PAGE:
Ambiguity and alignment

My last few posts have been very much “inside the world of vc and high tech” and I wanted to get back to the broader theme that underpins this blog – meaningful failure and what you can learn from failure.

I had one of those wonderful experiences last week where a friend connected me to a friend, and I subsequently found myself deep into a conversation I hadn’t expected.  In this case, I was on the phone with a former technology executive who left his career to pursue his passion for poetry.  There we were, getting to know each other, locating some common ground in our shared interests of startups and writing.

One of the subjects we lingered on was how whether you’re at work or at home, you’re the same person deep inside.  And that the converse is perhaps more interesting: what happens when you’re a different person at work than you are at home?  I was thinking alignment of values and areas of ambiguity.  This sent me in an interesting arc.

When I first started thinking about this I thought the issue was more about decency and less about ethics. 

Except people can be incredibly decent, treat others well, communicate compassionately and still be unethical.  They can define “truth” in a way that is not true at all, and exploit this ambiguity motivated by fear, or greed, or insecurity, you name it.  But it means who they are on the outside (defined truth) is different from who they are on the inside (actual truth) 

Which made me think of Entellium.  This is old news, but offers a rich example.

Entellium was a high flying venture capital backed startup in Seattle, where the CEO and CFO created a second set of financial statements that overstated revenue and presented these to their employees, board, and investors. Only these two executives knew about it, and they compartmentalized the truth, keeping it deep inside.  For a long time. 

John Cook of TechFlash summed it up well:  “More than $50 million in venture capital down the drain. Over 200 people out of work. And two Internet executives — both fathers — going to federal prison.”

They didn’t do it because of greed – they didn’t even profit from this deception.  In fact they ended up spurning a $100million offer from Intuit, knowing the fraud would come to light during the accounting review.  

One of the executives admitted the fraud was driven by the fear of failure.  A missed sales objective one quarter and the fear of confronting that caused them to overstate actual revenue.  And then the next quarter of course they were even further behind, and well you know the way these things play out.  So, they lied to their board and employees.

And to their families too, who were blindsided by the fraud.  The police showed up at their houses and took the execs away in handcuffs in front of their wives and children.  Imagine what was going through their heads, and the heads of their families in those moments.   And the comment I kept hearing from people who knew both men was “they were such decent people.”

So I guess you can be decent and have a very ambiguous ethical foundation.  In fact, the belief that your your ethical foundation has ambiguity is the tell-tale that you are no longer behaving ethically.  Entellium was all about the difference between what was true and what could be gotten away with.  There’s plenty of ambiguity to go around in those last six words.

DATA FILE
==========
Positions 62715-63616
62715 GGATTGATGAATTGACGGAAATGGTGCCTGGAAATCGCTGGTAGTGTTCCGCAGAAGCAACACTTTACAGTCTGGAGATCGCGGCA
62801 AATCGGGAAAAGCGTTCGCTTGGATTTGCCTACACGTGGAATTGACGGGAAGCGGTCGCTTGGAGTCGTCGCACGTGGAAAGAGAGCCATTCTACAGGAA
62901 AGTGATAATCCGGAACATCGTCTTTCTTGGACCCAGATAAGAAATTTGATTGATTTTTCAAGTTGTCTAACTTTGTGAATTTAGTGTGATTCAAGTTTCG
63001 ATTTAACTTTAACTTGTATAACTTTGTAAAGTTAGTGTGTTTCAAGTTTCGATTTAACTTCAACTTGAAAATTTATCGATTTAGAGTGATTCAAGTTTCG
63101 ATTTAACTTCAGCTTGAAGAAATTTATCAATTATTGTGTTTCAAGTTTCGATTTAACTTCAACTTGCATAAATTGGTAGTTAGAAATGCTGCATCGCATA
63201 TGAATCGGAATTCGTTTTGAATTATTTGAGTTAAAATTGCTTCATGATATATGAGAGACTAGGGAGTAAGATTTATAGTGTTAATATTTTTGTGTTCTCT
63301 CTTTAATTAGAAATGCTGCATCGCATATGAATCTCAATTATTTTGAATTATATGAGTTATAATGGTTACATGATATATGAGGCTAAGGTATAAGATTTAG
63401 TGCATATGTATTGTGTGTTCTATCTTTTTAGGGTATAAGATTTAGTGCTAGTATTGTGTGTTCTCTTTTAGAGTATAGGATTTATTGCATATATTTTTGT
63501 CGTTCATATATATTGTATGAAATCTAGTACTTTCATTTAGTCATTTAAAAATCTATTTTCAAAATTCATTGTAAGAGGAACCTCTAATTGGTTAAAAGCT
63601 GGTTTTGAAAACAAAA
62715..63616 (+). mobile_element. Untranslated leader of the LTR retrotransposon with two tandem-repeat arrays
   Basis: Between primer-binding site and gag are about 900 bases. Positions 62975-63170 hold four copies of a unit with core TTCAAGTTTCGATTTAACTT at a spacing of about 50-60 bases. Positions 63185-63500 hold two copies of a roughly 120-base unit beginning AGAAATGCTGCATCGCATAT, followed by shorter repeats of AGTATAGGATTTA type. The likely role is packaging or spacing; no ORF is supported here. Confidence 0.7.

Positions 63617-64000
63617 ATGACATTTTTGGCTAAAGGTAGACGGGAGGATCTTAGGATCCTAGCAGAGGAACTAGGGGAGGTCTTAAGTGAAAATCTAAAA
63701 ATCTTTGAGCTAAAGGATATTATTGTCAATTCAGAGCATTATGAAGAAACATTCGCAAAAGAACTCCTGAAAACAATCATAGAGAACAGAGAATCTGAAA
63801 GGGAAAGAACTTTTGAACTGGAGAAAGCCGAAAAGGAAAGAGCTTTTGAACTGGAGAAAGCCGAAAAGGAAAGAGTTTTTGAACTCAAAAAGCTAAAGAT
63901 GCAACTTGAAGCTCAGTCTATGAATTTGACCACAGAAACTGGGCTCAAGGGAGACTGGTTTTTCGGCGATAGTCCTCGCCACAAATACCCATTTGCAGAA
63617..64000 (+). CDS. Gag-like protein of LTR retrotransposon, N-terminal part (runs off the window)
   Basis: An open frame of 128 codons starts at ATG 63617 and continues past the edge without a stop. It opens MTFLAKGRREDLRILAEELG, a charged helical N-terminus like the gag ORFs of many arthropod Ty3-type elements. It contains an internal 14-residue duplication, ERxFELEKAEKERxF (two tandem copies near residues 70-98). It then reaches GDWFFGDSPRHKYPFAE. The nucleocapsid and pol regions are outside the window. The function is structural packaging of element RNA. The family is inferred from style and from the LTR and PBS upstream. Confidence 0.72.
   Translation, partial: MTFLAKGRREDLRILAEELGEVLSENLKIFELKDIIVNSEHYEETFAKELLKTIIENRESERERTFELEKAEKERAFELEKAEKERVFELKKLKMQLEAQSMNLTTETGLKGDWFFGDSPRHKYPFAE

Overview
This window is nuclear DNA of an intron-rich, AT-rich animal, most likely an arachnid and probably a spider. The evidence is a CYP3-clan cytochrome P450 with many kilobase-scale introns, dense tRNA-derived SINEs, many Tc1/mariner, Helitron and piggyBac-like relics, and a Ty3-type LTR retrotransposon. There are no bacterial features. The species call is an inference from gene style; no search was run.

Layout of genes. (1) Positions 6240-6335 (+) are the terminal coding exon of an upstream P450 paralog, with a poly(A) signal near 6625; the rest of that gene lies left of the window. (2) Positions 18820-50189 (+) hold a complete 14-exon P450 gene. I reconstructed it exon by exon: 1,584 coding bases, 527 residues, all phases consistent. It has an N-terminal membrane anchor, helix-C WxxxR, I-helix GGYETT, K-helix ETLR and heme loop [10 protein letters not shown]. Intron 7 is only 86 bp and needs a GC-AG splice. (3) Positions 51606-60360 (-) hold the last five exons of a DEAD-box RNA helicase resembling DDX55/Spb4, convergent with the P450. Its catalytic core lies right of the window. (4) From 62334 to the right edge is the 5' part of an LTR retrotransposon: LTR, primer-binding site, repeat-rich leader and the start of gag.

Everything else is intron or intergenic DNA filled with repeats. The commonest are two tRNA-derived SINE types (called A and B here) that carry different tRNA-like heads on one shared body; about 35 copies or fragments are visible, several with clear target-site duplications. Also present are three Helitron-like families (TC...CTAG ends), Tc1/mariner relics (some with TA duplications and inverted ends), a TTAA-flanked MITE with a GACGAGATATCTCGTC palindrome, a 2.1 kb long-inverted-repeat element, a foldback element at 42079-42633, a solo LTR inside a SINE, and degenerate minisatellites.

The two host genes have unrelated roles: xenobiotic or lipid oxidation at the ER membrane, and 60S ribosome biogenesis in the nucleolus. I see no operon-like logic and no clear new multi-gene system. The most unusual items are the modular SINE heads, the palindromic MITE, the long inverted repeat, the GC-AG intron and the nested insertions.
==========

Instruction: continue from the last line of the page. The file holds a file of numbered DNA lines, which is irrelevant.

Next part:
But deception is a whole number, there are no fractions of it.  There is no ambiguity.  So it’s really not about being a different person at work or home, it’s about always being the same person inside and outside.  Having truth be the connective tissue between the two.

David Foster Wallace said this well in his 2005 commencement speech at Kenyon College “The trick is keeping the truth up front in daily consciousness.”

If it’s up front, then it’s there for everyone to see.  A nice alignment between who you are inside and who you are outside.

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9 Responses to “Ambiguity and alignment”

  1. Matthew Trifiro Says:

    Brilliant post Peter. Trust — earning it and being worthy of it — is one of the most important tools in running a business. Thoughtfulness and alignment with your thoughts (integrity) begets trust. Your David Foster Wallace quote hits the nail on the head. The important point is to be conscious. Even in minor areas, where consequences are not substantial it is the process that is important. Do you exceed the speed limit? ? Do you report the $75 of miscellaneous income from the garage sale? Why? or Why not? How do you arrive at your choice of action, how do you explain it to others, and do you act on your conclusion consistently?


    • Peter Zaballos Says:

      Thanks for the compliment Matt, and your followup questions also hit to the center of the issue. It is about being deliberate and conscious about your decision making and mapping those transparently to your ethics. It’s about being able to explain your actions and motivations in a clear and consistent manner.

      I worked for a wonderful boss at RealNetworks who summed this up well by saying “I can’t not tell the truth and behave transparently because I don’t want to have to keep track of what I’ve told people, if I tell the truth the whole time, there’s no version control issue.”

      And from there, you can build a very solid and durable foundation of trust.


  2. Alyson Button Stone Says:

    My husband and I have this conversation all the time. I believe in accepting my failures and stepping into the pain; my husband will do almost anything to postpone that pain, which inevitably prolongs it. I find it baffling to contemplate stories like Entellium and the actions of Bernie Madoff. How can they take such wrong thinking to the next level and into the real world?